De los Reyes is the principal design director at Microsoft in Redmond and he is describing the reaction of these two disparate generations working with apps on the Natural User Interface (NUI), a departure from the graphical user interface.
“People approach these technologies with a totally different mental model,” says de los Reyes. The apps, which were on a table top computer, can be navigated without using a keyboard or mouse.
For de los Reyes, these two examples provide a glimpse of what will be the next phase of user experience in technology. In the future, he sees more use of voice and gestures to control the apps.
The choice of a table top as a form factor in both cases is deliberate. “The table is a place for transaction, whether social or physical,” says de los Reyes, who spoke on the ascent of NUI at the Microsoft TechEd in Auckland.
De los Reyes and his team are involved in research and design that aims to make technology provide meaningful experiences to users’ everyday lives.
He calls his work “informed fortune telling", or "informed anticipation about how people will behave and feel when they interact” with technology.
For instance, he and his siblings buy their mother a new PC every three years. But when he asked her why she does not use the PC beyond solitaire and email, she told him about the “intimidation factor” that she and other people of her generation experience with technology.
This feeling was not present when she used the table top computer. “She didn’t even think of this as a computer," he says. "The whole notion of that intimidation factor didn’t even enter her mind.”
De los Reyes is an adjunct professor in the design faculty at the University of Washington, and had majored in literature and design at Bennington College.
As an undergraduate, he found it interesting to find links between his two areas of study. “I found similarities between the problems we are solving because it is all about structuring information.”
He worked as an intern with the Atlantic Monthly magazine. But it was a project in his senior year that led to a career in ICT. He was one of six students who were invited by Apple to present their projects at the Macworld Expo. After the Expo, all of the students got jobs in different start-up companies. “I abandoned magazine publishing and I have been in technology [ever since], “says De los Reyes.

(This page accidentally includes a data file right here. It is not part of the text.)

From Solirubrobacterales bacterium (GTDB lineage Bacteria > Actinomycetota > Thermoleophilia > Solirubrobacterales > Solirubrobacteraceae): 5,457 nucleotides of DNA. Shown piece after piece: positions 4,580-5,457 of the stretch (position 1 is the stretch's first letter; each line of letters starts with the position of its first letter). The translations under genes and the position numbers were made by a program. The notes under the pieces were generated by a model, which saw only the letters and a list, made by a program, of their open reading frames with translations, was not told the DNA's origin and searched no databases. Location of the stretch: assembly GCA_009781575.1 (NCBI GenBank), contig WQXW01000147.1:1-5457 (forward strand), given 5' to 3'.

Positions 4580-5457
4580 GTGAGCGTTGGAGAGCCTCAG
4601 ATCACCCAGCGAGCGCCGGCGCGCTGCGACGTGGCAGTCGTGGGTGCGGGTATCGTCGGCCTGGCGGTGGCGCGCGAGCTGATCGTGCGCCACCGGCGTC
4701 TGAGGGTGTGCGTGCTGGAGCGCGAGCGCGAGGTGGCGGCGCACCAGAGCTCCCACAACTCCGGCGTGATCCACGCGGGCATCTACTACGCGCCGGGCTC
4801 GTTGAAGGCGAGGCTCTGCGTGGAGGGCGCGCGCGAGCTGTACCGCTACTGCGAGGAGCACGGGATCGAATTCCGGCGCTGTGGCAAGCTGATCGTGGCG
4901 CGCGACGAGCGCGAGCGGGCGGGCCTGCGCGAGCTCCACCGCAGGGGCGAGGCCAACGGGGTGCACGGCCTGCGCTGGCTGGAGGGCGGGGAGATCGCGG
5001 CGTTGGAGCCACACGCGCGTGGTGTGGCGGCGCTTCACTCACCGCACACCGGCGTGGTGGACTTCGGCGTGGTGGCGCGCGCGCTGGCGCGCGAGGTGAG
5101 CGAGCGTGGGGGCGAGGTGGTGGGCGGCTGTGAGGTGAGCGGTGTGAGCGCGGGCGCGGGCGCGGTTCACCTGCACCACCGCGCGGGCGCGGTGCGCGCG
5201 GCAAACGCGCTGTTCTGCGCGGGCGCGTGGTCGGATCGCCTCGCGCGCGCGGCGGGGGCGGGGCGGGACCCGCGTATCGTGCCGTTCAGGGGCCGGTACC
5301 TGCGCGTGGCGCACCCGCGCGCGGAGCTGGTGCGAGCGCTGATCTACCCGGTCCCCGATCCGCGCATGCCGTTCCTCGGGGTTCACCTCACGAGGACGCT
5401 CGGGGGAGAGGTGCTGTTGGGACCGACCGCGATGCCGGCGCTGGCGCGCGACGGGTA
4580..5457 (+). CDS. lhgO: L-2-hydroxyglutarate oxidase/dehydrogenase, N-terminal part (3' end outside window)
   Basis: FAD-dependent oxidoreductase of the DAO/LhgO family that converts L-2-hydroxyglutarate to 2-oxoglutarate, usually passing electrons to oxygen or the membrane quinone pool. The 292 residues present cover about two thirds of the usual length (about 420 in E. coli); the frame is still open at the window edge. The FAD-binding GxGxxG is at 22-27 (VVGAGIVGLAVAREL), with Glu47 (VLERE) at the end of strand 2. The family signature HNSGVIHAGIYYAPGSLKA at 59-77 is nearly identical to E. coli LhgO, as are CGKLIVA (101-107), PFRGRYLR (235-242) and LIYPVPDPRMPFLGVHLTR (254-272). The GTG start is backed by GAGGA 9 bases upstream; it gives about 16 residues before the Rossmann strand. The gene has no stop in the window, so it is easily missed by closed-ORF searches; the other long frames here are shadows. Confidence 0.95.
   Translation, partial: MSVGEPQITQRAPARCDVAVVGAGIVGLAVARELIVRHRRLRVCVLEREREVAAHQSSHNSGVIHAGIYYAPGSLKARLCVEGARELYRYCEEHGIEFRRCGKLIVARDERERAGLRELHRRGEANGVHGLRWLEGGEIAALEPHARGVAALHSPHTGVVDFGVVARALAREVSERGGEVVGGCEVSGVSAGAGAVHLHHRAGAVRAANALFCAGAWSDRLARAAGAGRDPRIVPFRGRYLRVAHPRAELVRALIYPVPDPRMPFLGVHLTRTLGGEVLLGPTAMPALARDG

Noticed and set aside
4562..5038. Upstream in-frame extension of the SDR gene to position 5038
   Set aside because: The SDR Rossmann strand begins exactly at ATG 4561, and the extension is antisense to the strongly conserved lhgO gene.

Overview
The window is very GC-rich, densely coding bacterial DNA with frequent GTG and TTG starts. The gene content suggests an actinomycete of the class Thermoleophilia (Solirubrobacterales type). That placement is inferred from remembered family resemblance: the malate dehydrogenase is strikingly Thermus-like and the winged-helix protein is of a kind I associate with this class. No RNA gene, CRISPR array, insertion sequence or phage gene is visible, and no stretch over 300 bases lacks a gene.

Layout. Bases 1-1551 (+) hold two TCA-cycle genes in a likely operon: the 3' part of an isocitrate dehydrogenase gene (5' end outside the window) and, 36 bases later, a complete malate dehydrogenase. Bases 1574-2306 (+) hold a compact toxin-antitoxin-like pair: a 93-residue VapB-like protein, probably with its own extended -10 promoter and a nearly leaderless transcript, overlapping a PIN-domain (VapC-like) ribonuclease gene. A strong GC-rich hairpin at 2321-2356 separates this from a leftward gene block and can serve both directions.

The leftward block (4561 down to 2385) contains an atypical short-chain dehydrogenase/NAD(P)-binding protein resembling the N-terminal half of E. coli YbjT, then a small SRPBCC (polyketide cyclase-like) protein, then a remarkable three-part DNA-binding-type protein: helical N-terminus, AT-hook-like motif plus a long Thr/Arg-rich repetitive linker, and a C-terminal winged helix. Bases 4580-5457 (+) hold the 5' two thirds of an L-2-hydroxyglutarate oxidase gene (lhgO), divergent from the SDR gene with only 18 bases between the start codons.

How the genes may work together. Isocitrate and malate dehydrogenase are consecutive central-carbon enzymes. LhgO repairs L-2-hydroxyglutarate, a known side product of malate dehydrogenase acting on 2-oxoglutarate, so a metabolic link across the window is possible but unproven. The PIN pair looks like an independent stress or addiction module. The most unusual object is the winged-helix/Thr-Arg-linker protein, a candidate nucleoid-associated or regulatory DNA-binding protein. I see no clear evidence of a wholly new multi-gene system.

Five years ago , he enrolled at the Harvard University Graduate School of Design. “Harvard changed the way I thought about design, computing and life,” he says.
He shares some of these insights during his presentation at the TechEd, where he points out the three main guiding principles around NUI.
The first is semantics, which is about the rejection of the idea of dualisms. An example is the dialectic between the designer and developer. Designers have to deal with code more and more, and developers deal with design issues, he says. The same can be seen with the rise in popular media of werewolves and vampires. These creatures, he says, “are like the embodiments of two entities that persist in the same person”.
The second is syntactic. This refers to the “ultimate compression algorithms” within people that can be applied to developing more intuitive software.
The third is pragmatics, the shift to a horizontal mind frame in contrast to a vertical or hierarchical approach to thinking. For this, he uses the term “arborescence” and shows a picture of a tree with widespread roots and branches.
Pragmatics, he says, is about “intellectual elegance”. When combined with the other principles for NUI, he sees the future of digital media and computing as leading into "the poetic age of technology”.
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